Topic: plants

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Why is syrup sticky?

Water isn't sticky, and sugar on its own isn't sticky either. So why is syrup—a heated, melty combination of water and sugar—so very, very sticky? Emily Elert of MinuteEarth explains the sticky molecular structures of...

Why Is The Very Hungry Caterpillar So Dang Hungry?

Monarchs are ravenous for milkweed. California pipevine swallowtail caterpillars want lots of pipevine. Why are these very hungry caterpillars so hungry? “Caterpillars have to store up incredible reserves of prote...

Sandals – Primitive Technology

If you find yourself in the bush (or your back yard) without any footwear and your feet need some primitive protection from the rough terrain, try making your own sandals from scratch. Primitive Technology's anonymous...

Beavers: The Smartest Thing in Fur Pants

Beavers have done more to shape North American landscapes than any animal beside humans. We don’t notice them much today because there aren’t many left, but before colonization, North America was home to hundreds of m...

The Pseudo Fossil Challenge

Pseudo means that something isn't real. A fossil is "the preserved remains or traces of animals, plants, and other organisms from the remote past." A pseudofossil might be mistaken for a fossil, but was actually creat...

Witnessing butterflies emerge at the California Academy of Sciences

Within the California Academy of Sciences' rainforest exhibit, butterflies and moths emerge from their chrysalis and cocoons in a specially designed emergence display. Biologist Tim Wong shows how they set up the clim...

Do Cities Need More Green Roofs?

Green roofs or living roofs are different types of gardens that are created on the tops of buildings to help manage stormwater, improve air quality, help cool city temperatures, insulate the building, create park spac...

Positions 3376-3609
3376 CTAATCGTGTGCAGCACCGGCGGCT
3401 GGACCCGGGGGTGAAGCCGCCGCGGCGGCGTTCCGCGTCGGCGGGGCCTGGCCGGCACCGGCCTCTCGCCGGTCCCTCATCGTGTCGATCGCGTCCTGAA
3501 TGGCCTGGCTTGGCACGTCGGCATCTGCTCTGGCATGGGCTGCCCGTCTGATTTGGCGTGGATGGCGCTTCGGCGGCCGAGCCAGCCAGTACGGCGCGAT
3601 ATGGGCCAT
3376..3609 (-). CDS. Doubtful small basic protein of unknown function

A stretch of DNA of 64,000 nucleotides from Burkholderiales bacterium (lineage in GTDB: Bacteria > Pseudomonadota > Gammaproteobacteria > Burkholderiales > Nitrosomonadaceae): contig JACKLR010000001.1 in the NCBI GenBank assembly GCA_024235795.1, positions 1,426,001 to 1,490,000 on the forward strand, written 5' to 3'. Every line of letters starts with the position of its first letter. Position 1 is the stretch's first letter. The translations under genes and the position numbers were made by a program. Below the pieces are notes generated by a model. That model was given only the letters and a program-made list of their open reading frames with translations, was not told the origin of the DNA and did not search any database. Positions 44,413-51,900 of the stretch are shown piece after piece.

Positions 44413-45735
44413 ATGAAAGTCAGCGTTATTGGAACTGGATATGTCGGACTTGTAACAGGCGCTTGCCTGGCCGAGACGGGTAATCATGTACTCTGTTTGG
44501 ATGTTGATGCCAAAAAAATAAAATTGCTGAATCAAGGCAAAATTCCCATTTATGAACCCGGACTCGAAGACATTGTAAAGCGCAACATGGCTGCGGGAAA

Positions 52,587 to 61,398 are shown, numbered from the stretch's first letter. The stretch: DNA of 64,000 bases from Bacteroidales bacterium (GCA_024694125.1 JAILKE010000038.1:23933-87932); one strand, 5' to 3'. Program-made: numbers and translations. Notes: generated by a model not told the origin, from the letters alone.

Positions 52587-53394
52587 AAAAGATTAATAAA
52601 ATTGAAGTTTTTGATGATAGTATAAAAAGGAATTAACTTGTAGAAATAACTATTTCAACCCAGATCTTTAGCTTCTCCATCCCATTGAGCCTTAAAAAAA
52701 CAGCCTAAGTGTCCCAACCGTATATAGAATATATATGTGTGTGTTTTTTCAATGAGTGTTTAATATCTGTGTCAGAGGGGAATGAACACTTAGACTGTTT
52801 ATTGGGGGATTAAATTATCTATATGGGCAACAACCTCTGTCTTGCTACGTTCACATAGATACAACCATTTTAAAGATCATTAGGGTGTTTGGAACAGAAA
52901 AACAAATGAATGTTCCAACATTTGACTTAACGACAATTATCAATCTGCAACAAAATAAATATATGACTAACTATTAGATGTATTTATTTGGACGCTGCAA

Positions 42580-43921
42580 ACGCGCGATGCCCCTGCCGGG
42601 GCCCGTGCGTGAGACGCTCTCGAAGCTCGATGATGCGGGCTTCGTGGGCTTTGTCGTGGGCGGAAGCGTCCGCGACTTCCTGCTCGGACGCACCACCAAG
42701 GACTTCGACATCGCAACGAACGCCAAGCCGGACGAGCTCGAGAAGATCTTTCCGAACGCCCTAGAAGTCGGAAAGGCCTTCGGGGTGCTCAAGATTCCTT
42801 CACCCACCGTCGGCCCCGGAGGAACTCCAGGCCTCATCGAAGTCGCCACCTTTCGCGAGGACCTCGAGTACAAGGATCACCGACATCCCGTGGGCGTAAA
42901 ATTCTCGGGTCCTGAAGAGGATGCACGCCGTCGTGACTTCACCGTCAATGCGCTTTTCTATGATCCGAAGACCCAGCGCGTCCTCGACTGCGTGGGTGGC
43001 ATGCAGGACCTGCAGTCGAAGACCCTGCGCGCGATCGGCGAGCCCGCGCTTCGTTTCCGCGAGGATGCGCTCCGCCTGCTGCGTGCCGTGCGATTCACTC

Inside Montreal’s Zero Waste Urban Greenhouses

Hydroponics, growing plants without dirt, can be an efficient, technology-driven farming system that can deliver fresher, healthier, and less expensive foods to city customers. In this episode of Stereokroma's Où se t...

How dead is the Great Barrier Reef?

Australia's Great Barrier Reef is the largest coral reef system in the world and the only living structure visible from space. Although ecosystem managers in Australia have worked hard to preserve the reefs, the past ...

Colorscope, an exploration of color across cultures

How do different cultures perceive and use color? Colorscope touches upon those perceptions and uses throughout history in this series of videos from CNN Creative, written and narrated by British art historian and bro...

Barn Owls: The Secret Saviors of Napa Valley’s Vineyards

Barn owls have long been one of the secrets to Napa Valley’s world-class wines. Rather than relying on chemicals and pesticides, winemakers work with owls—nature’s best pest control—to ensure that the best grapes make...

Why are sloths so slow?

Around 35 million years ago, Earth was populated with giant, prehistoric ground sloths like Megalonyx jeffersonii (named after Thomas Jefferson), Paramylodon, and Megatherium who, until around 10,000 years ago, roamed...

Pearl Fryar’s world-renowned topiary garden of rescued plants

In Bishopville, South Carolina, Pearl Fryar is a local gardening legend. When he first moved to the small town in the 1980s, he was almost unable to build his house because neighbors feared that as an African American...

Why 10 Daily Tons of Ant Poop Keep This Rainforest Thriving

High up in the rainforest canopy of Panama's Barro Colorado Island, there are ants everywhere. Azteca ants—one kind of 30 different ant species that might be in a given tree—stand out because of their epic, 9 foot (2....

Hydnora africana, the strangest plant in the world?

With no leaves and no chlorophyll, Southern Africa's Hydnora africana is a underground-dwelling parasitic plant in that gets all of its sugars, minerals, and water by attaching to the roots of Euphorbia plants. It als...

Why the Giant Sequoia Needs Fire to Grow

Giant sequoias, the planet's largest trees and among the oldest living things on Earth—many of the largest are over 3,000 years old—depend on fire to help them reproduce. Learn how a destructive force is necessary for...

How the BBC makes Planet Earth look like a Hollywood movie

In this Vox video from Joss Fong and Dion Lee, we get a look at the technological changes that have influenced how the BBC creates their world-renowned nature documentaries. Compare the groundbreaking access of the ve...

How Does it Grow? Raspberries

Raspberries are delicious and delicate! They grow on brambles, prickly shrubs that grow from roots that can live for 20 years. Their pollinated flowers transform into the fragile fruit, which is actually more than 100...

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